If you’re one of those people who identify as ‘hardcore night owl,’ I can see how an argument to get you to go sleep earlier is going to be a bit hard to roll with. But give me five minutes to convince you and see what happens. Trust.
Let’s start with the basic facts we know about sleep. First, sleep is needed so you don’t die. It keeps you well rested and helps your body regenerate. Your actual cells are working to push out toxins while you sleep [http://www.dailymail.co.uk/health/article-90598/What-happens-body-youre-asleep.html.] Neat, right? Sleep is also pretty fun. Who doesn’t like crawling into nice, cool sheets at the end of a long day?
But for some reason, 1 in 3 adults don’t get enough sleep at night [https://www.cdc.gov/media/releases/2016/p0215-enough-sleep.html.] Sleeping less than seven hours per day is associated with an increased risk of developing chronic conditions such as obesity, diabetes, high blood pressure, heart disease, stroke, and frequent mental distress. All of these risks and yet a third of us can’t prioritize our sleep? What exactly is going on?
I’m going to be a bit Judgy McJudgerson here for a second and say there is (almost) absolutely no legit reason to not be getting at least 7 hours of sleep a night. The people that get a free pass in my book are moms with toddlers, expecting mothers, people with insomnia or other illnesses that affect sleep, people with partners who snore like trains, and actual small children.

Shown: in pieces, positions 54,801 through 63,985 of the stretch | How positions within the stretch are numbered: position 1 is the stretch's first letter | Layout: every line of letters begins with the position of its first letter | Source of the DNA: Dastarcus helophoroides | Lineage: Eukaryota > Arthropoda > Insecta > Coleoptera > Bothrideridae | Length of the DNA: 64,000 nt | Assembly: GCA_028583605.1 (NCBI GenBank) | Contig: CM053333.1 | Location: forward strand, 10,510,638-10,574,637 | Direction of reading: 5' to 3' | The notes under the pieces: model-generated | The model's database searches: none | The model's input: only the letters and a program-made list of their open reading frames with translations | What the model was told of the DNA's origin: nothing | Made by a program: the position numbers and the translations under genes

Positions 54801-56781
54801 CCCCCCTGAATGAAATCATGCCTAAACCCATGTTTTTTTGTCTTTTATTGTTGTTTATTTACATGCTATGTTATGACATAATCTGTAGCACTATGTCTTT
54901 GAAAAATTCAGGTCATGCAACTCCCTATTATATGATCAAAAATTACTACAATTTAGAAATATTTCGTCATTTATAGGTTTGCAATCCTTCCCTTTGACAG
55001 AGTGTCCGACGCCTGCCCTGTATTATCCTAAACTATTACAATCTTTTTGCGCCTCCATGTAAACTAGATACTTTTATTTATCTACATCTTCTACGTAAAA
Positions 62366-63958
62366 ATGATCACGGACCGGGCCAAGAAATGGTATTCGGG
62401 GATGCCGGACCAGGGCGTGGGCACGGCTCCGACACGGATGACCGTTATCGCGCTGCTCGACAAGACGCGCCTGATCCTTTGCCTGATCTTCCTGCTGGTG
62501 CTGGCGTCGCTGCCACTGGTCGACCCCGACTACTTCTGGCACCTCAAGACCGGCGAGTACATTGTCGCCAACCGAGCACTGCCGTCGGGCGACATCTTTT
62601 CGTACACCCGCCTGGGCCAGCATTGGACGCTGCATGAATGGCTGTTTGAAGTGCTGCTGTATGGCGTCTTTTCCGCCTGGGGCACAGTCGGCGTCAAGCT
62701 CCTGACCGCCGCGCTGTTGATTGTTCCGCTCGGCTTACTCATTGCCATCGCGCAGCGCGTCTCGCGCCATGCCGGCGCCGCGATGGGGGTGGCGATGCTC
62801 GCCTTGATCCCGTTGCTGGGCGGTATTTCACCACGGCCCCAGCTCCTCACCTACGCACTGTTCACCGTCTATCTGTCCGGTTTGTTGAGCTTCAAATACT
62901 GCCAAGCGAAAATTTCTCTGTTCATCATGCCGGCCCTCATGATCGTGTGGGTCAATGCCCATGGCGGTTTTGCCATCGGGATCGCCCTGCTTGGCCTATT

Everybody else, get your stuff together and pull up a pillow because I’m going to give you one piece of advice that might help you get your sleep life in gear.
Go to sleep an hour earlier than your usual time and work up from there.
It’s such a basic fix, but one that can be done easily. Let’s say you know that if you want to feel chipper in the morning, you have to be in bed by midnight. But then the late night television starts calling your name, or maybe you get lost in a good book (No? That’s just me?) Instead, set an alarm and vow to hit the sack at 11pm the next night. Keep adding an hour earlier each night or so. If you feel refreshed in the morning, you’ll know you’ve hit your ideal bedtime.
Now, you might be thinking, but it’s so easy to ignore my alarm. Or, but I keep getting distracted by things and I do my best thinking/work late at night, anyway.
I’m not here to ruin your life if you’re a modern-day Mozart who only finds inspiration by the light of the moon. You do you. But for goodness sake, stop complaining about being tired and miserable because you don’t prioritize your wellness. Phone tempting you late at night? Put it away or hide it somewhere not near your bed. Find ways to wind down an hour early in the evening. Toughen up.
Because if you don’t, you’re only hurting yourself. And sleep is such an easy-to-manage component of our health and overall wellness.
Take charge of your sleep life. Your health and happiness might depend on it.